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Method to find significant digits for any given number. Accounts for scientific notation. Returns a numeric string.

A unit test is included.

Python, 104 lines

Significant digits are important in many scientific and engineering applications, and anything involving measurement and calculation.

For an introduction to significant digits: http://www.physics.uoguelph.ca/tutorials/sig_fig/SIG_dig.htm

Known Issues:

If all the significant digits are to the left of the decimal, then it always returns in scientific notation. That is, 3300 becomes 3.3e+3 and 33 becames 3.3e+1. This is a feature, not a bug. ;) Actually, I discovered this rule late in the process, and I really didn't feel like writing another rule to make 33.0 become 33. :P It is ugly, but technically correct.

I suppose some people might actually prefer that all cases returned scientific notation. However, I'm not one of those people.

The unit test could use more test cases. Bug reports and refactoring suggestions are welcome--the implementation is rather byzantine.

Disclaimer:

I wrote this mainly by memory from what I learned in high school physics. I might have missed something, because Mr. Rast was always docking me for getting my sigdigs wrong. :P

Fixed (or rather, caught) an UnboundLocalError that raised if the given number was zero. It now returns the string '0.0', which seems correct. Any dissenters?

5-Sep-2007: So, it's kind of embarrassing still having this recipe out here. I will clean it up one of these days. Until then, see the comments below for something actually useful.

Alexander Semenov 18 years, 11 months ago

Your code is monstrous, if I will need this I'll write that.

def myMakeSigDigs(num, digits, debug=False):
digs, order = ('%.20e'%num).split('e')
order = int(order)
if type(num) is long: digs = str(num) # Not needed for current tests
digs = (digs.replace('.', '') + '0'*digits)[:digits]

if debug: print 'num=%r, order=%d, digits=%s'%(num, order, digs)

if 0&lt;=order&lt;5 and order&lt;len(digs)-1:
return '%s.%s'%(digs[:order+1], digs[order+1:])
elif -5&lt;=order&lt;0:
return '0.%s%s'%('0'*(-order-1), digs)
else:
return '%s.%se%+d'%(digs[0], digs[1:], order)

This code passes your unit test. If you work only with floats, and don't want add to tests

[1234567890123456789012L, 19, '1.234567890123456789e+21']

code may be even one line shorter (see comments).

Alexander Semenov 18 years, 11 months ago

Just for fun. when not using longs calculating order and digits can be written with following one-liner: digs, order = [[lambda x, d=digits: (x.replace('.', '') + '0'*d)[:d], int][func](arg) for func, arg in enumerate(('%.20e'%num).split('e'))] I didn't saw such trick before. It is a map() which applies different functions to record fields.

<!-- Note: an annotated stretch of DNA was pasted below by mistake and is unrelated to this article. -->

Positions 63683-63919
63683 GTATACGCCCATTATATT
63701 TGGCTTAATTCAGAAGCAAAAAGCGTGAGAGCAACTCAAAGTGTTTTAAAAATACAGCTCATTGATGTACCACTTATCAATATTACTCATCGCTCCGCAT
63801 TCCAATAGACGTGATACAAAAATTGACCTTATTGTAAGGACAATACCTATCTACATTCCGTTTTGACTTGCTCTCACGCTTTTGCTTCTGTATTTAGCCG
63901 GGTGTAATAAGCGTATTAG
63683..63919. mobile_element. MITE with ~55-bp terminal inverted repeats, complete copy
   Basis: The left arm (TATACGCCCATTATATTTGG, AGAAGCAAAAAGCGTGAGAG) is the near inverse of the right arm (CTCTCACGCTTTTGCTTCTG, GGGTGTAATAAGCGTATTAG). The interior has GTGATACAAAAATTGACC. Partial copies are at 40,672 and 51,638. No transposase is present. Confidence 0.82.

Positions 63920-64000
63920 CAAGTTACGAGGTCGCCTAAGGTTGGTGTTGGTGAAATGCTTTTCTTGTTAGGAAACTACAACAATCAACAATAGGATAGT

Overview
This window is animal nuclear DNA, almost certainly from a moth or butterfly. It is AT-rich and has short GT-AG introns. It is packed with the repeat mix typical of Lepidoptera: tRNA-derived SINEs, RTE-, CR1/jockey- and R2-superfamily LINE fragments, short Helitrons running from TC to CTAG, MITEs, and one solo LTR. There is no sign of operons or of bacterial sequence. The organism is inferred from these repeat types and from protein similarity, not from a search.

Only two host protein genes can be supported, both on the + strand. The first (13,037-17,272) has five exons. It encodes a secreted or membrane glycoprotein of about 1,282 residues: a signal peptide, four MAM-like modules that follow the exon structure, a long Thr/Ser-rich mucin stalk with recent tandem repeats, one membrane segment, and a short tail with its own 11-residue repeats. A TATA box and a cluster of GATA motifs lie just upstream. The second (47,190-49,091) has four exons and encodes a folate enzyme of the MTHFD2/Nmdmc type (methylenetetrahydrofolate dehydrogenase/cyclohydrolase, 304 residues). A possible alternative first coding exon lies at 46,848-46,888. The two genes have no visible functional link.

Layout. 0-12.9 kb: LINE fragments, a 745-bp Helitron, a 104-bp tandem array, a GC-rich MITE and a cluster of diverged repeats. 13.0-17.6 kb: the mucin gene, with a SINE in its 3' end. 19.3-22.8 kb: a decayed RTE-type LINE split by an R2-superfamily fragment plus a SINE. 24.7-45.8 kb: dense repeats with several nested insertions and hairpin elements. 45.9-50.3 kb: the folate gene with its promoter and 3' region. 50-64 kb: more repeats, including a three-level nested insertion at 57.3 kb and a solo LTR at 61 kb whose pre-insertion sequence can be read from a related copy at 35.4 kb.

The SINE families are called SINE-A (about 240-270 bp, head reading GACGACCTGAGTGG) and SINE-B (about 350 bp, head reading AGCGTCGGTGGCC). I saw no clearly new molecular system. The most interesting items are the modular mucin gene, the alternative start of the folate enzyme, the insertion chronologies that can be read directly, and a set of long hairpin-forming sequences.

Alexander Semenov 18 years, 11 months ago

minor bug in your code. When I ran this recipe i got:

======================================================================
FAIL: MakeSigDigs should return known values for known inputs.
----------------------------------------------------------------------
Traceback (most recent call last):
File "C:\Usr\Sav\wrk\prj\digs\digicalc.py", line 118, in testKnownValues
self.assertEqual(makeSigDigs(el[0], el[1], debug=True), el[2])
AssertionError: '3.3e-010' != '3.3e-10'

----------------------------------------------------------------------
David Eyk (author) 18 years, 11 months ago

Thanks for the tips. When I have a moment, I'll see if I can refactor my code based on your ideas. I'm fairly new with python, hence the monstrosity. ;) Thanks.

Brian Boonstra 17 years, 7 months ago

Neither of the above recipes actually works. When asked for two significant digits of 0.9999, both of the above recipes return the wrong result of 0.99, rather than the correct result of 1.0.

Brian Boonstra 17 years, 5 months ago

Better for some. Try Tim Peters' solution http://mail.python.org/pipermail/tutor/2004-July/030324.html

John Hill 15 years, 11 months ago

Love the test case, what about (0.0009, 2)? Alexander,

I decided to try your improved version before trying the original version (which looks more like something I wrote).

However: myMakeSigDigs(0.0009, 2) -> 0.00089, which I submit will not do. I would have expected to see 0.00090 the reason this matters to me is that I work with reports from chemical analysis, and folks will sometimes switch from mg/L to ug/L or vice versa, in the latter case they would expect 0.00090 to become 0.90 and 0.89 is not a good match.

 Created by David Eyk on Thu, 17 Mar 2005 (PSF)